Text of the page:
Sometimes the biggest risk is the one right in front of you. If one looks at the list of the biggest trading losses incurred by individual traders, one set are those from rogue or trades unauthorized by management; the second are those from trades made with the apparent full knowledge of management- the risk right in front of you. The losses in the latter group, are distinguished from the first group in several other ways: first, very large losses associated with them appear to occur with greater frequency; second, there is no common term to describe their activities such as "rogue trader" or "ponzi schemer"; third, these folks generally get a second chance; and fourth, accountability appears to occupy something of a grey area. The table below shows that four out of the five largest recorded losses by a single trader were incurred by "genius trader risk", the term I have used to describe the type of risk this second category represents.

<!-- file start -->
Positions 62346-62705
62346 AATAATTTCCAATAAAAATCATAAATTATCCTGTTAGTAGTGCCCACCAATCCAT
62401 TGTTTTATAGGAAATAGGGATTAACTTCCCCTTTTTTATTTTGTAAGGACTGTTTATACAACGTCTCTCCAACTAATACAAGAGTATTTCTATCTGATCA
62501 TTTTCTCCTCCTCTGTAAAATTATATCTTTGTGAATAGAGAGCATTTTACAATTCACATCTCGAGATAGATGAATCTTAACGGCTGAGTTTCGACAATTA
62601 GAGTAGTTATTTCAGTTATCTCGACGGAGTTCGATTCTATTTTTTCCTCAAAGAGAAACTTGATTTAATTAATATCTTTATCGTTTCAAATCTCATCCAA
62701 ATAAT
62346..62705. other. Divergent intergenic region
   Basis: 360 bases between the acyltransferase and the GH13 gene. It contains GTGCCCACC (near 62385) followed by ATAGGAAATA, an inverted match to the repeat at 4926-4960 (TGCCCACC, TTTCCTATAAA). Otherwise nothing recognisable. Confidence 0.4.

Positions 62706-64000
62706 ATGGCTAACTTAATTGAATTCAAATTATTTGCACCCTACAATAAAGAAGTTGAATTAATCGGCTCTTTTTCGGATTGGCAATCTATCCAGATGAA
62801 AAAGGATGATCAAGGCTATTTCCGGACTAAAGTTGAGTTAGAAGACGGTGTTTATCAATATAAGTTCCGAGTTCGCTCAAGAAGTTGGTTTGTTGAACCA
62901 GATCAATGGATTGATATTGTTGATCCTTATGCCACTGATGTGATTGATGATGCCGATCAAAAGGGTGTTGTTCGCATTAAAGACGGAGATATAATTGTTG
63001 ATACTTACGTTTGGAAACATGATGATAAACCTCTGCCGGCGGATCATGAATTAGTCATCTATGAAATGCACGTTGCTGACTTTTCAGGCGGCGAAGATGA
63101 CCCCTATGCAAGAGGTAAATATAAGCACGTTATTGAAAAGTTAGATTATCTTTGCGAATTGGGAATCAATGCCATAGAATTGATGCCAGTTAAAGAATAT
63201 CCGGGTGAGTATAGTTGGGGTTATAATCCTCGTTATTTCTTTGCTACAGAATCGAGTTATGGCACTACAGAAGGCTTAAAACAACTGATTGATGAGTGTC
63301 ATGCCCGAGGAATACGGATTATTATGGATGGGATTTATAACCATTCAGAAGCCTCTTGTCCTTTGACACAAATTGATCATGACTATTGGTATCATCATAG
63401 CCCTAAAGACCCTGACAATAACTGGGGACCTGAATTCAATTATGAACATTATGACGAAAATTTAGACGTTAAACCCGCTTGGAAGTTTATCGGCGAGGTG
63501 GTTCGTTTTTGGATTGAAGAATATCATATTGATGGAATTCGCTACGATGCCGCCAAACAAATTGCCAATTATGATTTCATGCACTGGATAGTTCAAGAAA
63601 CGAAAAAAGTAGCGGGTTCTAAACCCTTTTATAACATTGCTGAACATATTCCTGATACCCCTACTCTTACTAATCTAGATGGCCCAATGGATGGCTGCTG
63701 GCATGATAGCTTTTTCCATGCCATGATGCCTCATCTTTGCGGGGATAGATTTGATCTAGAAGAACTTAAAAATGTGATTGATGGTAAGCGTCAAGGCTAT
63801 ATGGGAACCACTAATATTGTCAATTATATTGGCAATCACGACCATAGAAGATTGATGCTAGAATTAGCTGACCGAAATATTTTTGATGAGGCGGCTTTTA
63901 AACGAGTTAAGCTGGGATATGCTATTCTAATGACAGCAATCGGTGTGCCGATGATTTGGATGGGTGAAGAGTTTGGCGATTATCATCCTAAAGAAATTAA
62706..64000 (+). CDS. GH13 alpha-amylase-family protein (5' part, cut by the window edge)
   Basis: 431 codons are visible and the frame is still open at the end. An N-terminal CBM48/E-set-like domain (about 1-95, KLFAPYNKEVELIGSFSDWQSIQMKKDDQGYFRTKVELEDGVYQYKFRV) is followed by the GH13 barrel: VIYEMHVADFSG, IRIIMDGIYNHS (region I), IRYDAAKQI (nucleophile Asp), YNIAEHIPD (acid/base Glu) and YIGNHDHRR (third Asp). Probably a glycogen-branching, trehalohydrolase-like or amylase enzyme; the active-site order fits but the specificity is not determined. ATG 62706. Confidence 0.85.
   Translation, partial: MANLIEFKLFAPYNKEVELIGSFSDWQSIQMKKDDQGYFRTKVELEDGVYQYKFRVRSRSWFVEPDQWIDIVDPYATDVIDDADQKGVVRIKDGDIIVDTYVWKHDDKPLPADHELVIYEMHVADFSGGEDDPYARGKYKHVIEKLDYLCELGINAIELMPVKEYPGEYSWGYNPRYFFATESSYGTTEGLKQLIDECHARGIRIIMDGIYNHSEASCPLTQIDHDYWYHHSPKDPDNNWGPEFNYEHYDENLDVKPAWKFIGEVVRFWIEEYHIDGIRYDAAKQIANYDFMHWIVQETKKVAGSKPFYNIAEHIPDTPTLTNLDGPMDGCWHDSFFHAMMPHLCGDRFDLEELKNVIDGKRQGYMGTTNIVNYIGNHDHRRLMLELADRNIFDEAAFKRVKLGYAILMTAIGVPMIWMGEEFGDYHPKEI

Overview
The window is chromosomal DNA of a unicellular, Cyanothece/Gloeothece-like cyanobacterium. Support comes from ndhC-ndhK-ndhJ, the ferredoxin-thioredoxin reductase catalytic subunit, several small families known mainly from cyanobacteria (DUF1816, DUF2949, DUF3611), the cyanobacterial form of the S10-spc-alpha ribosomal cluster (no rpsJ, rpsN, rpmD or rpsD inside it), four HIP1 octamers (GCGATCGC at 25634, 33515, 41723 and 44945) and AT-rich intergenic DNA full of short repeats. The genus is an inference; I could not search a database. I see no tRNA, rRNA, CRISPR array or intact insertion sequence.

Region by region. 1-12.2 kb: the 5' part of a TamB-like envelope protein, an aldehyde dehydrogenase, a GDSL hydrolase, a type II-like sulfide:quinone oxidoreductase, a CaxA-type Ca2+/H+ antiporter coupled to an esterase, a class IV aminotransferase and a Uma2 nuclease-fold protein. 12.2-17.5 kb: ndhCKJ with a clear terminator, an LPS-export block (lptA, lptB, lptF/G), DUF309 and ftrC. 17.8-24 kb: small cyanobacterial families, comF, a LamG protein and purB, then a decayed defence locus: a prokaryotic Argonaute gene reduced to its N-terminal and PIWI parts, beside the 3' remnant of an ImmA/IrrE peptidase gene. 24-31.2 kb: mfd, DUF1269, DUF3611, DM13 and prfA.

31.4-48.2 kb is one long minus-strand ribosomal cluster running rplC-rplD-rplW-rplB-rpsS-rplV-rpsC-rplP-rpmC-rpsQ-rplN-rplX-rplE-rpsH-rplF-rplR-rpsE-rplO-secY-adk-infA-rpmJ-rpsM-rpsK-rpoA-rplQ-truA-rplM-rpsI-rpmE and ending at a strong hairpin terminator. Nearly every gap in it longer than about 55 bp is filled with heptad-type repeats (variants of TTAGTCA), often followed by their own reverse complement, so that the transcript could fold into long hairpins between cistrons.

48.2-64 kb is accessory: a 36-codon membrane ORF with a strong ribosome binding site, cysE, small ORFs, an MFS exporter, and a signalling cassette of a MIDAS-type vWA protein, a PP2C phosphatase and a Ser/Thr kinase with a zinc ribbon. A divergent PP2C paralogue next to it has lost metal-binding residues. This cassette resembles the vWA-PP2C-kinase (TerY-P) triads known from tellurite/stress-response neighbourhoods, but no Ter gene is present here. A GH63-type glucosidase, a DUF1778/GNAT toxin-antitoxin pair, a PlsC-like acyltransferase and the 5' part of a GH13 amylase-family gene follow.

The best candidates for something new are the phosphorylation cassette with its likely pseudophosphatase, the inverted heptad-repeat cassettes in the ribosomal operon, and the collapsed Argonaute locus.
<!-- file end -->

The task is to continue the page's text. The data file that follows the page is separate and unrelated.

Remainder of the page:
So what exactly is genius trader risk? Genius traders occupy positions in the highest level of their bank or firm. They have built an almost unimpeachable reputation for trading success over an extended period and command a level of respect within the firm equal or superior to its most senior officers. Their managers are unable or unwilling to challenge them intellectually and their valuations, hedges and strategies may not be fully transparent to others. The genius trader abrogates to himself, by authority rather than by dissembling, rights and privileges not available to others. Example of such rights might be, for example, to use a different valuation methodology, a unique hedging strategy, or an increase in the trading limit allowed for his product or strategy. This is the type of thing where, when the hedge goes wrong or the valuation is far off the mark, all throw their hands up to say, "how was this missed".